Well, the gal was in for a treat at Saffire Freycinet, undoubtedly one of Australia’s top luxury resorts and said by some to be world-beating. As the image above shows, the main block is shaped like a giant stingray, with 20 detached villas beyond its head. These villas all face across Oyster Bay to a promontory with a skyline of the five Hazard mountains, the tallest of which, in the middle, is the 485 metre-high Mount Dove. How did this resort, which opened 2010, come about? The Farrell family’s Federal Group wanted to extend their Tasmania gaming monopoly, and to achieve this they had to build a resort. Fortunately they had a caravan park in Freycinet National Park that they were prepared to sacrifice.
The original idea was for a 120-room lower-level operation but eventually the Farrells chose architect Robert Morris Nunn’s plan. His villas, all 20 of them, are more or less similar, each like a giant 80 sq m, or slightly larger, sculpture. I was in #08, named Devonian, which had simple concrete or wood walls and one all-glass wall, all the better for that view across the Bay. I just wish I had had more time to spend in it. Like everyone, I was met at Hobart airport and, after coffee and a tidy-up in the resort’s dedicated arrivals lounge, after picking up baggage, I was driven the 2.5-hour scenic route to the resort by one of its four, Hobart-based, drivers.
Saffire Freycinet is all-inclusive, in the Regent Seven Seas cruise sense, like ALL inclusive, and ALL the best. The food is fabulous – I loved the big bowls of Neil Perry-type healthy salads on the lunch buffet (my water came in a Riedel tumbler, but if I joined others in a midday wine-tasting it would have been in Plumm stemware). At dinner my Pacific oysters were paired with 2017 Wineglass Bay Sauvignon Blanc from Tasmania’s east coast. At breakfast I could have had Saffire muesli or porridge, and the highly popular breakfast bowl (haloumi, sweet potato hummus, beetroot relish, avocado, poached egg, sesame dukkha and linseed sourdough). As the GM, Ross Boobyer, says, food is one of the many reasons people return again and again.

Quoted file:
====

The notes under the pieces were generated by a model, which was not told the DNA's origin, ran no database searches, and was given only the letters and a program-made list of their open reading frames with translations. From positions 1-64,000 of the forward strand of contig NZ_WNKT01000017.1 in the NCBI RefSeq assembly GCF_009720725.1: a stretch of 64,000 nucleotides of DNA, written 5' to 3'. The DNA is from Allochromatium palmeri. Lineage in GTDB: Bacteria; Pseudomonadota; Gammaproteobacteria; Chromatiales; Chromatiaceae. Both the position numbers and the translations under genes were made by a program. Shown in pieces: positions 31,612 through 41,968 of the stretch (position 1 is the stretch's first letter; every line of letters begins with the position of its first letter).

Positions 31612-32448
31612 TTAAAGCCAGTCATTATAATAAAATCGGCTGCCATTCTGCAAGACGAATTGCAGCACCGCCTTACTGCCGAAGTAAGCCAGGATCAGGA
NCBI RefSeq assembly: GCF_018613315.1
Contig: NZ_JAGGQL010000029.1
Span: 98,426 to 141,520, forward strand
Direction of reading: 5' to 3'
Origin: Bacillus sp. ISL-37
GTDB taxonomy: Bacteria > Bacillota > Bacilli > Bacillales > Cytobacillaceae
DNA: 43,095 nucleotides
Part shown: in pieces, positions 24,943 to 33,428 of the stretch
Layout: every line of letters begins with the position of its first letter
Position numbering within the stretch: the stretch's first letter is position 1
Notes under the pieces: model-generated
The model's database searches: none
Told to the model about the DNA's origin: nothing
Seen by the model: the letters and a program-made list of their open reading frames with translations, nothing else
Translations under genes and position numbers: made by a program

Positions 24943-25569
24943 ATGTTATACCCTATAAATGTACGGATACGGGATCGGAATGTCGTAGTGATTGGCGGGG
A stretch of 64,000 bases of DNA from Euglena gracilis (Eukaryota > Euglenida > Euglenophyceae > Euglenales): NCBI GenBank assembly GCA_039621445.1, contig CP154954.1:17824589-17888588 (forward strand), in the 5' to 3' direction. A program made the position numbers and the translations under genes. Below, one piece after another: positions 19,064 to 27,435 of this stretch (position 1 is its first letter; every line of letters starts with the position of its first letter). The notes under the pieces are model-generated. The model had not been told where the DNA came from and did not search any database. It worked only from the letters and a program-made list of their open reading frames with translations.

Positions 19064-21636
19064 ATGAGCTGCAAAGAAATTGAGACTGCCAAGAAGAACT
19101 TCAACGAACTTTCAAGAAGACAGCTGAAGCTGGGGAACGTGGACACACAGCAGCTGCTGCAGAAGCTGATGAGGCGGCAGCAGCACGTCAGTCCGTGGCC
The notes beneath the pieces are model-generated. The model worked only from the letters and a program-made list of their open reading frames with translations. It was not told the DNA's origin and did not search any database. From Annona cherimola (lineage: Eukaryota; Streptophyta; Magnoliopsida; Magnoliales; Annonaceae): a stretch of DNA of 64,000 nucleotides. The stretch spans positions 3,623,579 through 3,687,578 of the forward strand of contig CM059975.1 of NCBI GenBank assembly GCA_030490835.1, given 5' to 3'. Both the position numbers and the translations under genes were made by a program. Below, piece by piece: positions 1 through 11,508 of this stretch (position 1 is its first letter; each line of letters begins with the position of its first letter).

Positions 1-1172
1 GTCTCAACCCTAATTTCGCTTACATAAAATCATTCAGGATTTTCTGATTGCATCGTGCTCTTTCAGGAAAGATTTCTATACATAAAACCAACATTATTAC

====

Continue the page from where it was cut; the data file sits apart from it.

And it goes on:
Another addictive draw are the 14 complimentary activities, top of the list being the oyster experience. Ten of us were loaned hotel weatherproof jackets and torso-covering rubber waders. And wade we did, through the shallows to see and learn about baby oysters, pea sized, growing in wire mesh dormitories held permanently in and above the water. And then we waded some more, to a firmly-planted table that Bianca, one of our minders, had set with white linen, and Plumm glasses. She scooped dozens of mature oysters from an older-mollusc dormitory, shucked them and we ate, and drank a local white until the quorum had had, well almost, enough. And then it was back to our luxury resort to watch the sunset. See why this place is so extraordinary? SHARE EXPERIENCES, BELOW, OF VILLA 8 (DEVONIAN), NICOLE’S OYSTER INTRODUCTION, AND CYCLING ALONG THE BEACH